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Hepatic Encephalopathy in Dogs and Cats
Published: May 03, 2021

Hepatic encephalopathy is a neurological condition that can occur in pets, more commonly in dogs, that already have liver disease. Neurological conditions affect the nervous system, which includes the brain, nerves, and spinal cord. The condition is potentially life threatening.

The liver normally filters out certain substances that are toxic to the body’s nervous system, such as ammonia. When the liver isn’t working properly, it can lead to a buildup of these substances in the blood stream. The most common liver disease that causes hepatic encephalopathy is a portosystemic shunt, a condition in which certain blood vessels bypass the liver’s filtration system. Hepatic lipidosis, a build-up of fat within liver cells, is another common cause of hepatic encephalopathy, especially among cats.


Signs of hepatic encephalopathy include unusual behavior, trouble or wobbliness when walking, seizures, drooling, vocalizing (i.e. whimpering, whining, crying, and other unusual noises), blindness, weakness, and/or coma. Signs of liver disease may also be noted, which include poor appetite, weight loss, yellow skin, gums, and eyes, enlarged belly, drinking and urinating often, throwing up, and/or loose stool. Any or all of these signs may be worse after eating. That is because the gastrointestinal (GI) tract is one of the main organs from which ammonia is filtered, so eating potentially causes an influx of this toxin into the blood stream.


To diagnose the condition, your veterinarian will give the pet a physical examination looking for signs of neurologic or liver disease. Bloodwork will assess the body’s immune system and check for evidence of inflammation or infection (e.g. complete blood count/CBC) and determine how well the major organ systems are working (e.g. serum biochemistry profile). Common findings with liver disease include anemia, low red blood cell percentage; elevated liver enzymes e.g. ALT, alkaline phosphatase, and bilirubin; and decreased blood glucose. Sometimes with liver disease, pets are at increased risk for bleeding. Coagulation tests, which can determine how well the blood is clotting, may be run if bleeding tendencies are suspected.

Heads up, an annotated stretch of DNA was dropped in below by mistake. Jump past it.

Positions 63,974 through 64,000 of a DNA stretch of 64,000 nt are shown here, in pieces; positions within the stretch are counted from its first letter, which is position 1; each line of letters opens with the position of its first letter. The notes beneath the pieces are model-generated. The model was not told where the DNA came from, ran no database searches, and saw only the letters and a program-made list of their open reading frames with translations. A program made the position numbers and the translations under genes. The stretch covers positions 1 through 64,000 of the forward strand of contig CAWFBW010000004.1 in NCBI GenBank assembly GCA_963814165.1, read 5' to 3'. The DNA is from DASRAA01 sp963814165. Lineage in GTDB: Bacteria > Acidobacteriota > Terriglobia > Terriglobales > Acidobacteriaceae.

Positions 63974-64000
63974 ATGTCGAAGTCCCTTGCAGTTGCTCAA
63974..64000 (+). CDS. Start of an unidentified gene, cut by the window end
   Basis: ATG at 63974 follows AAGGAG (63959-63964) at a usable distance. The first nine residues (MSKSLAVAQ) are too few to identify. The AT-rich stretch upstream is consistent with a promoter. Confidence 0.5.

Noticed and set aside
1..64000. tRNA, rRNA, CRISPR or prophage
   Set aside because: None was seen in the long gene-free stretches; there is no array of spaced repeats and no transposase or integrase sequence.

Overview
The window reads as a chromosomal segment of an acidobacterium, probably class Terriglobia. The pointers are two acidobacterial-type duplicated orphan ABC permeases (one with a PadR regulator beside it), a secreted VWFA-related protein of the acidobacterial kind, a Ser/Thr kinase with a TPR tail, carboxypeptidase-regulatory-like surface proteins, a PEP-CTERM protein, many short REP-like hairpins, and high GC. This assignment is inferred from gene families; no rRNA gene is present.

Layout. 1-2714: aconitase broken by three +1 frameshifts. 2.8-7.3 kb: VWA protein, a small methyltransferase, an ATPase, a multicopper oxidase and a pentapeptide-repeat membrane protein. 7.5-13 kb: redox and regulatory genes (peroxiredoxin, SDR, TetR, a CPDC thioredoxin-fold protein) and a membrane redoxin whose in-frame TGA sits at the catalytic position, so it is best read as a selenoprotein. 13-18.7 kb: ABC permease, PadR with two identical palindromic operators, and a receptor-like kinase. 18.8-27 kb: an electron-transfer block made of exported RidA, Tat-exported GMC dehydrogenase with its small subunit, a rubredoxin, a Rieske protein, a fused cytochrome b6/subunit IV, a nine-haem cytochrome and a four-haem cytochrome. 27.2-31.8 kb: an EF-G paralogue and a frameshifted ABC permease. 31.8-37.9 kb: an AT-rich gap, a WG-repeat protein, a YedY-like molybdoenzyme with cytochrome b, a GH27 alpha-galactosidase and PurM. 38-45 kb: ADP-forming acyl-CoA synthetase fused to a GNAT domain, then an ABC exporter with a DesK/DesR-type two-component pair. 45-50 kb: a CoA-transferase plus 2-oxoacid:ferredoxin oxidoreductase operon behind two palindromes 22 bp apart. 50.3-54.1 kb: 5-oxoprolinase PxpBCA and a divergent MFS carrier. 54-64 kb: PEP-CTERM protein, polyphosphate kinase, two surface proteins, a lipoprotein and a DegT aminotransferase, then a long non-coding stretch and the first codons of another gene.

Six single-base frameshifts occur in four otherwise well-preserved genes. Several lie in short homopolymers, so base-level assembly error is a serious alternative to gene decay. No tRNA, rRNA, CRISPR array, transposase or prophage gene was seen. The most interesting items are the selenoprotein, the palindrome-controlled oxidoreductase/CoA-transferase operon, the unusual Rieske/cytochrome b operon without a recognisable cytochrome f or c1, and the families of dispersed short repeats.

Bile acid tests and ammonia measurements, also known as ammonia tolerance tests, can help confirm liver disease and hepatic encephalopathy, especially when combined with signs and laboratory findings. Occasionally, such tests do not provide a full diagnosis. Additional tests may be needed to figure out what caused the liver disease, such as X-rays and an abdominal ultrasound. Treatment may be started before all tests are finished if most signs point to liver disease and hepatic encephalopathy. This speed allows veterinarians to help the patient as quickly as possible and prevent the disease from getting worse.


Hepatic encephalopathy can be life-threatening, so treating symptoms quickly is important. Hospitalization may be required. In some cases, brain swelling can occur, which is treated with intravenous (IV) medications. Patients with brain swelling need to be monitored very closely. Many such patients are admitted to veterinary ER hospitals for round-the-clock care. Seizures are treated with anti-epileptic medications such as diazepam, levetiracetam, or phenobarbital.

Additional medications may include antibiotics and/or certain types of enemas to minimize ammonia-producing bacteria; lactulose, which helps prevent ammonia from being absorbed from the GI tract; and/or liver protective medications, such as SAM-e or Denamarin®, which combines silymarin with SAMe. Other treatments will depend on the symptoms and bloodwork of the pet, such as IV fluids, therapy for bleeding, etc.

In some cases, feeding a lower protein diet may be helpful to minimize the volume of ammonia produced in the GI tract, but this is not always needed and will depend on the veterinarian’s recommendations. Once the cause of liver disease is determined, treating it will help stop hepatic encephalopathy from worsening or returning after treatment. Such treatments will depend on the type and cause of liver disease.

Will My Pet Recover?

If signs are mild and treated quickly, most pets recover. Treating the liver disease is important to prevent hepatic encephalopathy from recurring, although this is not always possible. Unfortunately, severely affected pets can die, even with treatment. This is why it is important to seek treatment as soon as you notice your pet is showing unusual symptoms. Call your veterinarian for an appointment as soon as possible if you think your pet is experiencing liver disease or hepatic encephalopathy.

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